in reply to Can you import ENV variables at run time?

The problem is that users don't have environment variables, processes do. What you sees in your environment variables when logged into an interactive shell is the result of that shell running some shell scripts (like .profile, .bashrc, /etc/profile, etc., depending on the shell).

There are a few you could guess at from the contents of the passwd file: home directory, initial shell; but past this it's going to be hard to guess what the environment variable would have been.

If you run your scripts using the shell (after setting $HOME, $USER, etc.) you may be able to get the shell to interpret these files. For instance, under bash you can do this:

system("/bin/bash --login -c $yourScript");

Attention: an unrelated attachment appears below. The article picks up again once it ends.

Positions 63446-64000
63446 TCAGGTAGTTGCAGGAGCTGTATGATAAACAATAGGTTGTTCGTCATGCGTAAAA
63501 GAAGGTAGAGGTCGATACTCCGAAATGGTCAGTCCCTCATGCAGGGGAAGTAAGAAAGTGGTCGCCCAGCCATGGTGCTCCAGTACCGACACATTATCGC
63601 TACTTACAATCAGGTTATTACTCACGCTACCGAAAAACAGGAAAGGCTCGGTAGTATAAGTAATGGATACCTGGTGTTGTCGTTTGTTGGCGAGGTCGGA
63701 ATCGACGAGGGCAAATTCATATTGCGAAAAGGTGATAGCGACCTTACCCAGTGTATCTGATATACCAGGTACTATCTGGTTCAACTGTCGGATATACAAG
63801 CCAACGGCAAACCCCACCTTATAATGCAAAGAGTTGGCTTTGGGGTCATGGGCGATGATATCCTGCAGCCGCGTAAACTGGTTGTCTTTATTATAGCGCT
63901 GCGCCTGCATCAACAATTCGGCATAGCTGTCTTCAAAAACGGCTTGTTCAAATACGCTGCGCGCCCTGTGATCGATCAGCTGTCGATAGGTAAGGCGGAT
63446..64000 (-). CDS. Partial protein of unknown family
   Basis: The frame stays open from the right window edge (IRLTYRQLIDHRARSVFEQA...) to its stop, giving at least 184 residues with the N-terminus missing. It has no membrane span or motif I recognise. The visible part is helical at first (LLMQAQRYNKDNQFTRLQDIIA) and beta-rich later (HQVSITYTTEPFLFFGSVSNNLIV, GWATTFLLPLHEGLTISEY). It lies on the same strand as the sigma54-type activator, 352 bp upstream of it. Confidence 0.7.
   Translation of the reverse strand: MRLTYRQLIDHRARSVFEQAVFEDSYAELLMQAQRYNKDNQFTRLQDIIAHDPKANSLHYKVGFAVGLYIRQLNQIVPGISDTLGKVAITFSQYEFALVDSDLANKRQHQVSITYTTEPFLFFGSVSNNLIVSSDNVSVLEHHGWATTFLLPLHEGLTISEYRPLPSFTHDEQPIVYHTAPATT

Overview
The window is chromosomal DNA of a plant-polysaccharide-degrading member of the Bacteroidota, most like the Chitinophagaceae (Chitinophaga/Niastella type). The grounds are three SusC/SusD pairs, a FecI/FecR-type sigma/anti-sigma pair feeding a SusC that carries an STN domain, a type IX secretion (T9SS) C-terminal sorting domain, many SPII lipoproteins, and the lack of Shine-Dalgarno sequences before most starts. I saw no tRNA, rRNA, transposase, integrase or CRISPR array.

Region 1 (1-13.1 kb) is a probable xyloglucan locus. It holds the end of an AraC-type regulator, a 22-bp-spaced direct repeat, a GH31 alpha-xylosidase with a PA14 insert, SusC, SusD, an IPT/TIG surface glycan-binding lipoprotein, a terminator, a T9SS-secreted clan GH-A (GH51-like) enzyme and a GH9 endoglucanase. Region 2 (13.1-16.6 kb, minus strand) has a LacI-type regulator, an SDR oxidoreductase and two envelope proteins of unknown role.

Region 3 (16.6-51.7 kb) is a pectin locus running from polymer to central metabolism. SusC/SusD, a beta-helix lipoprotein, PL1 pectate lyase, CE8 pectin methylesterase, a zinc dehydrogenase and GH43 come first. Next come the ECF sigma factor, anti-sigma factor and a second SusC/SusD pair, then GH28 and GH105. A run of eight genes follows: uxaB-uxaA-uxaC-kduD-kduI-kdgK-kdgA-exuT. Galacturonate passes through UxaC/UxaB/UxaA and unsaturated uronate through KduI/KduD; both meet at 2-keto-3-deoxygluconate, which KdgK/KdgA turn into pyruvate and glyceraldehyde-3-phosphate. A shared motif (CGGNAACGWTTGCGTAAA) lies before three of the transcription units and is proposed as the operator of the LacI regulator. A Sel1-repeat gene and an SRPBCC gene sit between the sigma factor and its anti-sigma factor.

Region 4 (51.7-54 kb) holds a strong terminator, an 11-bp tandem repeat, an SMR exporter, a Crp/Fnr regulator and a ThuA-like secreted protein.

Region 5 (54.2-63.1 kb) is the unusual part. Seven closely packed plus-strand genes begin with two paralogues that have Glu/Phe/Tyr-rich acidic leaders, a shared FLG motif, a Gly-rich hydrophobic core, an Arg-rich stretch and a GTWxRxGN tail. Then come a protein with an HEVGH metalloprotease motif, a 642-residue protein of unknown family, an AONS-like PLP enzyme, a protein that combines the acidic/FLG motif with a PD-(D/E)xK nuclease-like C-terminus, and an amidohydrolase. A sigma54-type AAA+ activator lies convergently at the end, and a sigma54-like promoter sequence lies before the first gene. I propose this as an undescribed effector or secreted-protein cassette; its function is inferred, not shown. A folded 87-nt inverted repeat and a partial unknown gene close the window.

and get the environment variables set.

update: I realize that not everyone has the same shell; you'd want to use getpwuid to get the passwd file setting for login shell and HOME. tilly's suggestion sounds good.

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Re: Re: Can you import ENV variables at run time?
by nardo (Friar) on Jul 26, 2001 at 04:40 UTC
    /bin/bash isn't necessarily everyone's shell and thus any environment variables they set up upon login won't necessarily be set by bash.
    $command = sprintf('exec - %s -c env', (getpwuid($>))[8]); $ENV{'HOME'} = (getpwuid($>))[7]; $env = `$command`;
    This should run someone's shell as a login shell regardless of what shell it is, and $env will contain the output of env which should be easy to parse.